The OED Text Visualizer

June 27, 2020

The OED Text Visualizer is an amazing new research tool from OED Labs based on a powerful data engine that automatically annotates text. The Visualizer displays etymological information in an attractive visual format that can ‘open up new areas of questioning and means of discovery’.

It works like this: Paste up to 500 words into the box on this page, add the text’s date, click the button, and you get an instant display of word origins, helpfully colour-coordinated, along a 1,000-year timeline.

Here’s what I got with the first eight paragraphs of my post on the word culchie:

[click to embiggen]

Screengrab of the OED Text Visualizer. It shows a rectangular display with colour-coded bubbles of various sizes scattered along a timescale from before the year 1000 up to 2000 on the x-axis. Along the top are the colour codes: English, in blue (97), Germanic, in dark green (82), Romance, in red (66), Latin, in purple (23), other, in yellow (6), and Celtic, in orange (1).

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Scots Syntax Atlas: mapping oot the dialect

December 18, 2019

The Scots Syntax Atlas (SCOSYA) is a fantastic, newly launched website that will appeal to anyone interested in language and dialect, especially regional varieties and their idiosyncratic grammar. Its home page says:

Would you say I like they trainers? What about She’s no caring? Have you ever heard anyone say I div like a good story? And might you say You’re after locking us out? All of these utterances come from dialects of Scots spoken across Scotland, but where exactly can you hear them?

To answer this question, we travelled the length and breadth of Scotland, visiting 145 communities, from Shetland in the north to Stranraer in the south. We were particularly interested in the different ways that sentences are built up in these different areas. This part of a language is called its syntax, and it’s one of the most creative aspects of how people use language.

The resulting interactive Atlas has four main sections: How do people speak in…?, Stories behind the examples, Who says what where?, and Community voices. The two questions are self-explanatory. Community voices is a collection of extracts (audio and transcripts) from the conversations recorded – a trove of accent and dialect diversity.

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Green’s Dictionary of Slang is now available online

October 12, 2016

Whenever I had a query about slang (and I’ve had many), or felt like a random trawl through the underbelly of language (which was often), my first port of call, traditionally, was Chambers Dictionary of Slang by Jonathon Green. I have several slang dictionaries for various countries or lexical domains, but CDoS was the most generally useful. It has since been superseded: instead of CDoS I now turn to GDoS.

gdos-greens-dictionary-of-slang-logoGreen’s Dictionary of Slang is the culmination of a life’s work for Green. First published in print as a three-volume behemoth in 2010, to awards and rave reviews, it now emerges in digital form with about 30% ‘revised, augmented and generally improved’. I’ve been beta-testing the website and can report it is a beautiful thing, vast and wondrous, filthy and fabulous, endlessly diverting and eye-opening.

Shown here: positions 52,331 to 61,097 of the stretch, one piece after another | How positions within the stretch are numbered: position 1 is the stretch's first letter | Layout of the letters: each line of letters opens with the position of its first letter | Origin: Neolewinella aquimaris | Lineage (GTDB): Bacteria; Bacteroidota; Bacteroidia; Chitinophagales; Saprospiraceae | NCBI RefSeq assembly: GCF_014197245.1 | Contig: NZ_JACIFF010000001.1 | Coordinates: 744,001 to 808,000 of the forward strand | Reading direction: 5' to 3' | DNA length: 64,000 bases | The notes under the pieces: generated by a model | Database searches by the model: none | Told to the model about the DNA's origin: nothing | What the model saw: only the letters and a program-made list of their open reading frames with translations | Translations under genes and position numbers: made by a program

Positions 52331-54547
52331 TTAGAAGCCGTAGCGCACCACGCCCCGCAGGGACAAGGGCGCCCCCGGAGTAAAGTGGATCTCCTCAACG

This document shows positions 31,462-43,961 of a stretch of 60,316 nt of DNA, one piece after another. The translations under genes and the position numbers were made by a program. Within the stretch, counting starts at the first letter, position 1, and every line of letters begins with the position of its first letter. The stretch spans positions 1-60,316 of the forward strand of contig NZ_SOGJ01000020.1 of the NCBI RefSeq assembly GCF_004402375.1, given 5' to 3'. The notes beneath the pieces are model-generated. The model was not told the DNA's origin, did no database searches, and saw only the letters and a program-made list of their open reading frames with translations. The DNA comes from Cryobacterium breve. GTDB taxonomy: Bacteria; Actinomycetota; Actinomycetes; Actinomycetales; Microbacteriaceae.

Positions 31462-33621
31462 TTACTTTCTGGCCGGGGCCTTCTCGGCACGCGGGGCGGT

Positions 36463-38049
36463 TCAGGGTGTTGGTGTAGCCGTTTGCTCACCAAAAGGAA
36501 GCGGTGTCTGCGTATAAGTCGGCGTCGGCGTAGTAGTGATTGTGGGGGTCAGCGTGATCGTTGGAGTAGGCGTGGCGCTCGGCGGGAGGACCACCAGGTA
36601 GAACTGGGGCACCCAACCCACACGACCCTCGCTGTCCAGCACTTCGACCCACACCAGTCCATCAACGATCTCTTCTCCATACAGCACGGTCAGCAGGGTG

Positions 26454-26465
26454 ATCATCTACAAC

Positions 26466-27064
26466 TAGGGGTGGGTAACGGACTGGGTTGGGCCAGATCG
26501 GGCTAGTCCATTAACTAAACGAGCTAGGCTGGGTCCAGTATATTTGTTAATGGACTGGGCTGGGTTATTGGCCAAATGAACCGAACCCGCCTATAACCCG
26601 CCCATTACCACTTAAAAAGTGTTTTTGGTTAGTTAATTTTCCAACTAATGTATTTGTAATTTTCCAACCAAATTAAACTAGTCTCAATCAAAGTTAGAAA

Today, thanks to sterling work by web developer David P. Kendal, sees the official launch of Green’s Dictionary of Slang Online.

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Tweetolife: visualising gender differences in language

August 8, 2011

Michael Rundell, a lexicographer at Macmillan Dictionary, wrote last year about a new area of linguistic research “based not on conventional corpora, but on Twitter feeds”. The demo website he linked to has since been updated, and is worth another look.

Now called Tweetolife (grandiosely subtitled “the science of human life in Twitter messages”), it offers a slick and simple interface that shows how words and phrases used on Twitter break down according to gender, or time of day. Like this:

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Online IPA keyboards

July 25, 2011

Tomasz P. Szynalski, an English-Polish translator, has created TypeIt, a useful website for typing phonetic transcriptions in the International Phonetic Alphabet (IPA). Text can be entered in a range of fonts and with special characters, marks and glyphs from other languages.

/’vɛri ‘hændi ɪn’diːd, ɘnd fʌn tɘ juːz/

I don’t know when it was developed – recently, I think. There are many websites with charts, explanations and audio files of IPA, but few that are designed for immediate online transcription. I like Richard Ishida’s, Weston Ruter’s, Paolo Mairano’s and this Phonemic Chart too, but it’s good to have options. Another: i2Speak.

Thanks to Lauren Hall-Lew, who brought TypeIt to my attention on Twitter.

[Note: I’ve edited this post slightly to add a couple of IPA tools that were mentioned in the comments.]